Ambulatory Surgery Center Safety Guidebook

  • ID: 4226527
  • Book
  • 76 Pages
  • Elsevier Science and Technology
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Ambulatory Surgery Center Safety Guidebook: Managing Code Requirements for Fire and Life Safety helps guide ASC administrative and security staff meet the requirements and standards of both federal and state authorities, including the Life Safety Code, a critical designation for facilities participating in Medicare (CMS) funding reimbursement. Designed for easy reference, the book assumes no code knowledge on the part of ASC staff, and provides guidance for the policies, emergency plans, drills, inspection, testing and maintenance of fire protection and building systems necessary for meeting Life Safety Code requirements.

Through sample checklists and log sheets, and a systematic process for completing required documentation, the reader is directed through the crucial steps to achieving code compliance. The guide provides ASC staff the knowledge necessary to be in compliance with the Life Safety Code without the need for an outside security or safety consultant. Through this compliance, facilities remain licensed and qualified for Medicare reimbursement, ultimately improving the financial success of the ASC.

  • Illuminates the requirements of the Life Safety Code for ASCs for medical and other administrative staff who possess no code knowledge in the ASC setting
  • Includes compliance requirements for the code, as well as requirements placed upon facilities desiring to participate in Medicare (CMS) funding reimbursement
  • Provides sample checklists and log sheets for each type of system
  • Outlines a systematic process for completing the documentation required of ASCs for inspection, testing and maintenance of facility systems crucial to achieving code compliance

Please Note: This is an On Demand product, delivery may take up to 11 working days after payment has been received.

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Part I: Fire and Life Safety in Ambulatory Surgery Centers 1. Introduction 2. Life Safety Code and the "Total Concept”

Part 2: Physical Environment and Operational Requirements 3. Building construction requirements 4. Means of Egress 5. Fire Extinguishers 6. Fire Alarm Systems 7. Fire Sprinkler Systems 8. Emergency power systems/supplies and Electrical Systems 9. Medical Gases 10. Medical Equipment 11. Alcohol Based Hand Rub Dispensers 12. Facility Policy Requirements 13. Staff Training Requirements 14. Surgical Fires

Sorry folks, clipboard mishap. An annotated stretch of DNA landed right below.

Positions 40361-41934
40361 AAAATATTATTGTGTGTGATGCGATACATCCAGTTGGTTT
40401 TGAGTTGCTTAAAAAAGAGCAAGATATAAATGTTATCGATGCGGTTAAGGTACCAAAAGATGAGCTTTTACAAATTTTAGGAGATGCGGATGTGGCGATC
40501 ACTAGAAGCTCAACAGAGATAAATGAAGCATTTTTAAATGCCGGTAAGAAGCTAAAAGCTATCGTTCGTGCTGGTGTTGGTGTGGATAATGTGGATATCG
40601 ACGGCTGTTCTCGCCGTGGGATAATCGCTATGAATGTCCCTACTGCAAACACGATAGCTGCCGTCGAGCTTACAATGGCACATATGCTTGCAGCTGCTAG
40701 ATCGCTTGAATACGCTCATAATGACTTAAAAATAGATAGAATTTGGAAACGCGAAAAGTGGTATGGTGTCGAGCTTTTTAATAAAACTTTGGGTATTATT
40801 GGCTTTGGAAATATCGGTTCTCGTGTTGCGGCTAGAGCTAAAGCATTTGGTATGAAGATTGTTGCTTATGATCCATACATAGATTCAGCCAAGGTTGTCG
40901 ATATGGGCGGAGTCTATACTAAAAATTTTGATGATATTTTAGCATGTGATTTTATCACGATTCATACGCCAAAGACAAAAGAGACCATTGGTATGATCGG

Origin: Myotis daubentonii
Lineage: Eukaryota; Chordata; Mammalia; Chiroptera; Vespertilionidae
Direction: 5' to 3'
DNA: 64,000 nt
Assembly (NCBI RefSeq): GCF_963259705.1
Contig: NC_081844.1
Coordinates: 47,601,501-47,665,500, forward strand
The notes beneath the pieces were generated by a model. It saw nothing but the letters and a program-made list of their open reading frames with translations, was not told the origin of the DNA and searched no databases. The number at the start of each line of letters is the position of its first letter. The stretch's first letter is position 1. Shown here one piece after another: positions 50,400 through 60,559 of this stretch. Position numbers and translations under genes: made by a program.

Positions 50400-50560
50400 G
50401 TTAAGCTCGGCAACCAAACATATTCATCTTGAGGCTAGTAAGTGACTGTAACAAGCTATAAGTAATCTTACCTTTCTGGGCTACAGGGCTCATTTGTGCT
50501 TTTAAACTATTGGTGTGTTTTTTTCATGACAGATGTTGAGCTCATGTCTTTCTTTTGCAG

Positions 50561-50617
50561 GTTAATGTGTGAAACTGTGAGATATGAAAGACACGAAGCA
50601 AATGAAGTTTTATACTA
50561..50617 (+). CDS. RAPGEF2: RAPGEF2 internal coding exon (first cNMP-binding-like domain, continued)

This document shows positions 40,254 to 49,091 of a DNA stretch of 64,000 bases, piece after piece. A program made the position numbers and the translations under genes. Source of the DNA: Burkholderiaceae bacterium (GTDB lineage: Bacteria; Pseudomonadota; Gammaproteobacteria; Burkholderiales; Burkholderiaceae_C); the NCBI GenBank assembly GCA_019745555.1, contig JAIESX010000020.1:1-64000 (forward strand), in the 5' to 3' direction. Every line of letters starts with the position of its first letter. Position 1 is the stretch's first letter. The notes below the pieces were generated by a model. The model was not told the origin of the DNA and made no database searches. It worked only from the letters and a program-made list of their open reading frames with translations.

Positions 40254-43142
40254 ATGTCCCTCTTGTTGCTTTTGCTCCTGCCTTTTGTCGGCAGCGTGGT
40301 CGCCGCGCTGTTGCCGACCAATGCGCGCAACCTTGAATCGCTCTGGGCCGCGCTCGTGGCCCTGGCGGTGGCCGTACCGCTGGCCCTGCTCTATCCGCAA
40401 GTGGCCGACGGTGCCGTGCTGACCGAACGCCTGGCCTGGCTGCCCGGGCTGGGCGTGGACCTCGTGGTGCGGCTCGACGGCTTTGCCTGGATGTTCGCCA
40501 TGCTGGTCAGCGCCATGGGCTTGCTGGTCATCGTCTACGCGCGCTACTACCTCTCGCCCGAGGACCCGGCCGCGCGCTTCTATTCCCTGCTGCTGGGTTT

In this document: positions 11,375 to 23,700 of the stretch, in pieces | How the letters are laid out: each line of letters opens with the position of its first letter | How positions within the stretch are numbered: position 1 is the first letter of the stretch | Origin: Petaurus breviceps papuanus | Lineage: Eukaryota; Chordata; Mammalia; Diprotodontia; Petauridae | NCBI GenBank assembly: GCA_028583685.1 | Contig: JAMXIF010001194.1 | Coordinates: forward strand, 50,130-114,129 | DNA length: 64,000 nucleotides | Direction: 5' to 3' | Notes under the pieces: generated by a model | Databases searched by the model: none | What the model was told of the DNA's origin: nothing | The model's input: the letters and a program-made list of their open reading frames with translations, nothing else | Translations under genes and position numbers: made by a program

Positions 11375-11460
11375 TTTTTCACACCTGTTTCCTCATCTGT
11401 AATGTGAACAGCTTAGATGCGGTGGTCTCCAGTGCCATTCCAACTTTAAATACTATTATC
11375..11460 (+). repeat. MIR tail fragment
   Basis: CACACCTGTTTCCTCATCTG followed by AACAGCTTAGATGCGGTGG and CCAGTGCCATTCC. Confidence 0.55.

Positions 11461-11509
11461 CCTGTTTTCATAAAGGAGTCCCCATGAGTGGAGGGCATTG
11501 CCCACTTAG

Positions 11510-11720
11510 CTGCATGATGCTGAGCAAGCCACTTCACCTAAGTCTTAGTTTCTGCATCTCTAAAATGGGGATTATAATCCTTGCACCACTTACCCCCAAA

Part 3:  Required Documentation for Code Compliance 15. Model Documentation System

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Lyman, Dale
Dale Lyman, CFPS, CBO, CFM, is a 31-year fire service veteran who is the Fire Chief of a Northern Colorado fire department, and served as a Fire Marshal for 14 years. He is a National Fire Protection Association (NFPA) Certified Fire Protection Specialist (CFPS), International Code Council Certified Building Code Official, Certified Fire Marshal, and Certified Fire Code Official. An experienced incident commander, he served on the operations side of the fire department as a company officer, a battalion commander and the Emergency Manager of the City, and was the Public Information Officer (PIO) for the Fire Department for 14 years. As the PIO he has written dozens of Op-ed columns for the local newspaper on fire safety topics and has published two articles in national fire service trade journals. He is currently a member of two national fire and life safety code committees responsible for writing and revising future editions of the two codes that most directly impact health care facilities in the U. S.; the NFPA 101 Life safety Code and NFPA 99 Health Care Facilities Code. He also serves on the NFPA 99 Health Care Facilities Code Technical Committees for Fundamentals and Emergency Management/Security. He was recently selected as a member of the NFPA Building Fire Safety Systems Section Executive Committee. Additionally, he has conducted fire and life safety surveys for a health care accreditation agency at Ambulatory Surgery Centers throughout the U.S. In this role he applied his unique personal firefighting experiences in educating surgery center staffs in code requirements and the reasons behind the requirements, drawing from experiences at actual fires.
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